Hi! I’m Rei. I’m in Tokyo. One day, I was talking with my best friend Chisato who lives in Osaka.
Rei: It’s getting colder, isn’t it? Winter is just around the corner!
Chisato: Yeah! I feel like eating hot udon today.
Rei: Right! Or soba! They make us warm!
Chisato: Exactly! We can eat Kitsune or Tanuki easily everywhere in Japan!
Rei: I love Kitsune soba.
What image do you have when you hear the words Tanuki (raccoon dogs) and Kitsune (foxes)? Animals with fluffy tails? For sure! Everyone knows foxes, right? How about raccoon dogs? If you live in Europe or America, you might not have a lot of opportunities to see them, but it’s an animal that is similar to a raccoon. In mountainous areas in Japan, it’s not so uncommon to see wild raccoon dogs. Their tiny round eyes might attract some animal lovers, but they are often described as characters who can disguise themselves as humans and do some tricks in old tales.
Oooops! Don’t worry! We never eat them to get back at them. Let’s go back to the topic. Today, we’re going to talk about Japanese noodles, udon and soba. Udon is white thick flour noodles, and soba is buckwheat noodles.
If you go to udon or soba restaurants in Tokyo, you can see Kitsune udon or soba on the menu. What are these? Kitsune means noodles with deep-fried tofu called “a-ge(あげ).” If it’s on udon, we call it Kitsune udon. Of course, if it’s on soba, it is Kitsune soba. When you order Kitsune, you have to say udon or soba clearly. If you just say, “I’ll go with Kitsune,” the waiter will ask you, “Which do you want, udon or soba?” It’s quite simple, isn’t it?
I love Osaka udon. For Osaka people, speaking of Kitsune udon, it’s an udon noodle topped with “a-ge” simmered in soy sauce and sugar. It’s a basic udon in Osaka. Kitsune soba doesn’t exist here! When you go to an udon restaurant in Osaka and want to eat Kitsune udon, it’s ok to say, “Kitsune!” It’s very simple, isn’t it?
In Tokyo, Tanuki means a dish with tenkasu, crumbs of crispy fried tempura batter. Just as when you order Kitsune udon or soba, all you have to do is order Tanuki udon or Tanuki soba. Imagine tempura udon/soba without ingredients. Do you think it’s cheesy? Don’t underestimate it! I bet you’ll enjoy eating its crunchy and fluffy tempura batter spread on your bowl with noodles!
In Osaka, Tanuki means a soba noodle topped with “a-ge” simmered in soy sauce and sugar. Yes! That’s right! Tanuki in Osaka equals Kitsune soba in Tokyo. Are you confused?!
What is Haikara? In my book, Haikara is a word to describe something new and fancy. This word was used decades ago, and we never use it in our daily conversation. Not to mention, you can’t find any dish called Haikara at udon or soba restaurants in Tokyo.
In Osaka, at udon and soba restaurants, Haikara means udon or soba with tenkasu.
When you order Haikara, you have to say udon or soba clearly.
☆Tips〜Why fox? Why racoon dog?～
The origin of Kitsune udon is said to be in Osaka. A shop owner who trained at a sushi restaurant opened an udon restaurant. He was inspired by oinari san※1, which is a type of sushi with “a-ge,” and he served udon with “a-ge” as a side dish. It was the origin of Kitsune udon and called “Konkon udon” at that time. Konkon is a Japanese onomatopoeia of a cry of foxes.This udon became a big trend in the merchandise city of Osaka, and it was called Kitsune udon.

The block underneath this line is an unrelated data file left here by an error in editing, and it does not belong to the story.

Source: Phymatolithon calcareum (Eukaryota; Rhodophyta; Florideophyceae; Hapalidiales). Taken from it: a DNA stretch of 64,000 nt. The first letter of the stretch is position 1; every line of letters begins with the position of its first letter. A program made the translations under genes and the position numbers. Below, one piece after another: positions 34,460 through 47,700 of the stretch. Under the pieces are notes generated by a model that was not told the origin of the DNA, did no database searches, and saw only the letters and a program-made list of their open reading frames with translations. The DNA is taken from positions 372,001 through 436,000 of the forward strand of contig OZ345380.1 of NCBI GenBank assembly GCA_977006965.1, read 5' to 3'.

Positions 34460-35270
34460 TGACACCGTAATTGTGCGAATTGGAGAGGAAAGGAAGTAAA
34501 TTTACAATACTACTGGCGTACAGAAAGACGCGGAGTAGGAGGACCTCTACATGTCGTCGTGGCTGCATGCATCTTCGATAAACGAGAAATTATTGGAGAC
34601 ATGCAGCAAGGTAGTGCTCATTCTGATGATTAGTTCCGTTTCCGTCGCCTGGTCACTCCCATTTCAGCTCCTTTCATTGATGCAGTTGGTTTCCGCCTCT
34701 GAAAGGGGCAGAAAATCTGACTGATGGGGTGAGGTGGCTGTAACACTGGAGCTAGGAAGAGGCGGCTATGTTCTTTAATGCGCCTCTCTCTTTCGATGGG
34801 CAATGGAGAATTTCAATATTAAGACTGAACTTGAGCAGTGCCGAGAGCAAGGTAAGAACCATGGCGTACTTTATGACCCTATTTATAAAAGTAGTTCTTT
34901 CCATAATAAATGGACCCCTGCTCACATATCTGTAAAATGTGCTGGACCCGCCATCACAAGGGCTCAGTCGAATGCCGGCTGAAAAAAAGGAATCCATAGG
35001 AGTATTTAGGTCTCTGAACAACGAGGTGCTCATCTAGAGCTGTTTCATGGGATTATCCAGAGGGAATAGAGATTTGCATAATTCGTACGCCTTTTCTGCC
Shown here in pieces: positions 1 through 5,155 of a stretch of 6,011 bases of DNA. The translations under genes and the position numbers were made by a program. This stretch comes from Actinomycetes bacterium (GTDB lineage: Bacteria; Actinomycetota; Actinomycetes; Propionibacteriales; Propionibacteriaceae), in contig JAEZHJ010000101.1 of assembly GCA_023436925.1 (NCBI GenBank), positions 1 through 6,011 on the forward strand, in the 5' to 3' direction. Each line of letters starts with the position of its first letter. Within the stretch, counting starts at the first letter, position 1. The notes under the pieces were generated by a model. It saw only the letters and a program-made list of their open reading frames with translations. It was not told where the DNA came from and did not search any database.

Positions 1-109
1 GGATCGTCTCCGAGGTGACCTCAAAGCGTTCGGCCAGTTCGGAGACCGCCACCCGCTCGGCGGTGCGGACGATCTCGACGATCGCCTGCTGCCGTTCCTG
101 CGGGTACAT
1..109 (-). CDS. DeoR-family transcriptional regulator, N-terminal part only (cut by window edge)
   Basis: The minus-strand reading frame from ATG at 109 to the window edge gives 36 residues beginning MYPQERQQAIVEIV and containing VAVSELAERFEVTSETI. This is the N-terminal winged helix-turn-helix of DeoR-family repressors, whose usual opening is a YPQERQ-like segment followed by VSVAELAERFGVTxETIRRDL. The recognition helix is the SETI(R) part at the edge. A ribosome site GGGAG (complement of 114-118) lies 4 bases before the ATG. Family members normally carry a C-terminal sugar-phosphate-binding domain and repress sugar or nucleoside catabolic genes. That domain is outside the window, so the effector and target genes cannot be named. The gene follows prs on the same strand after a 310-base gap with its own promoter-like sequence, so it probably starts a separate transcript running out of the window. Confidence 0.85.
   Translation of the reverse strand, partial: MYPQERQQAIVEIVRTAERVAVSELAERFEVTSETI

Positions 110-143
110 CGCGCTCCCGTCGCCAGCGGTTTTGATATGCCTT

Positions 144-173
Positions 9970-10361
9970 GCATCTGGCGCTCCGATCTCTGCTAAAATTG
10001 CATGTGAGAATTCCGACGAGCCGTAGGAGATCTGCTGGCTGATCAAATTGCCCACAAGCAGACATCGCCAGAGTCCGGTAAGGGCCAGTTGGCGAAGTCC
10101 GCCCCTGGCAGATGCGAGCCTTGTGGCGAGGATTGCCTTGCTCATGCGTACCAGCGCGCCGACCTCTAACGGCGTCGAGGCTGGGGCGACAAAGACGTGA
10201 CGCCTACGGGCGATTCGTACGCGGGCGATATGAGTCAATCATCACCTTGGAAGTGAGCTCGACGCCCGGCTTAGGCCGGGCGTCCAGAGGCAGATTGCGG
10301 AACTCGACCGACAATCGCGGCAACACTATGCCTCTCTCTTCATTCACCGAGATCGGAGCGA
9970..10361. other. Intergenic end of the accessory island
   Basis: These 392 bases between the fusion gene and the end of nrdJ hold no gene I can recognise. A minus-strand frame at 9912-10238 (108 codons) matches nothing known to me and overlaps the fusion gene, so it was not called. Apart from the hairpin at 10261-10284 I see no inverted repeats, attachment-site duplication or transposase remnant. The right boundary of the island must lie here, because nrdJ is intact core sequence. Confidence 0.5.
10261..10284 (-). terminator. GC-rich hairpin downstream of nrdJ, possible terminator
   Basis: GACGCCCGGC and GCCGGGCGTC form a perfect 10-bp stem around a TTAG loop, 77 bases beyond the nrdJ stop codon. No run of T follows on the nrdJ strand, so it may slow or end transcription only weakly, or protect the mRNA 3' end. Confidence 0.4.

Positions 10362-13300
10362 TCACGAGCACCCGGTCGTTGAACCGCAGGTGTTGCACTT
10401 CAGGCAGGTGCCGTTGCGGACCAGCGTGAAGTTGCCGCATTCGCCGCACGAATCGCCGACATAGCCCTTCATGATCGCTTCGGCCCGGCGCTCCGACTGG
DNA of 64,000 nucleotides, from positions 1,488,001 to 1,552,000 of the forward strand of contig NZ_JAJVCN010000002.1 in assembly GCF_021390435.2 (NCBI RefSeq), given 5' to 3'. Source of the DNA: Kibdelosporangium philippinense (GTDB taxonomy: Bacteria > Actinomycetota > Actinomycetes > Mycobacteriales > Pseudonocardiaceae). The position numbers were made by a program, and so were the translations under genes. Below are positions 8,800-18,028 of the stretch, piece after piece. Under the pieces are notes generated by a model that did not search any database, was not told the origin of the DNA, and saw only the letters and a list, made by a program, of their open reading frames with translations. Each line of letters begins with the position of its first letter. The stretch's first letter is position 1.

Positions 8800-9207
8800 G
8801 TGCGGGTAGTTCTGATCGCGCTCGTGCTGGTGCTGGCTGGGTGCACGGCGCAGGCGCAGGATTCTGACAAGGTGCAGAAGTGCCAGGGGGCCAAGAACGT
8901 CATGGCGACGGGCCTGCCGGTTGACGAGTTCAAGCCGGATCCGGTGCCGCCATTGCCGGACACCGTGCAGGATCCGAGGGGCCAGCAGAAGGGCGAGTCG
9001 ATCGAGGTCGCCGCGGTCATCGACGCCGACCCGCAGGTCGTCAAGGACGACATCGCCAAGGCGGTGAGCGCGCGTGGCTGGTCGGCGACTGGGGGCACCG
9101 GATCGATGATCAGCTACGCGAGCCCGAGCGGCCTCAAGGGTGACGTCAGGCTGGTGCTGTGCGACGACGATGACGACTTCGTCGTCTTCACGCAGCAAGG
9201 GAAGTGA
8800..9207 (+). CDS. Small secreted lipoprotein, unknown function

※1 Oinari san: “A-ge” is said to be a favorite food of foxes, messengers of the god Inari. Because “a-ge” was considered an offering at Inari shrines, sushi made with “a-ge” came to be called “inari-zushi, inari-san, or oinari-san.”
It is said that Tanuki udon was created in Tokyo at the end of the Edo era (1603-1867). When it comes to its name, there are some theories. One of them is like this. Ingredients of tempura are called tane. If we take away the ingredients (tane), there is tempura without tane. Taking away is “nuku” or “nuki” in Japanese, so it is “tane-nuki,” and for some reason, it became “tanuki.” In Osaka, it was just used as an opposite word of kitsune because foxes (kitsune) and raccoon dogs (tanuki) are often described as two similar but different characters in old tales in Japan.
As we mentioned, the word Haikara is used to describe something new and fancy.
Why was that word used for udon and soba in Osaka?
When Osaka people saw Tanuki udon and soba in Tokyo, they sarcastically remarked, “Tokyo people put tenkasu, which can be thrown away, into udon, it’s so Haikara” which led to the term “Haikara udon” in Osaka.
～Message from Chisato and Rei～
Rei: Oh my gosh!!!!!
Chisato: Oh my gosh!!!!!
Rei: We both have Kitsune and Tanuki on the menu, but they’re totally different!
Chisato: Very interesting!
Rei: Next time when I go to Osaka, I’ll order HAIKARA. I’m so excited!!
Chisato: Yes! We never have Tanuki udon. I will eat Tanuki UDON in Tokyo! Haha!
Chisato and Rei: Everyone, if you go to udon or soba restaurants in Japan, remember this article and enjoy slurping noodles as much as you want. It will be a wonderful memory!!
Thank you for reading our article!
(Chisato) Clay art crafter. I love cooking, gardening, and playing with my grandchildren. I enjoy learning English.
(Rei) English teacher for children. My source of energy is my students’ smiles full of curiosity. Simple living is my motto.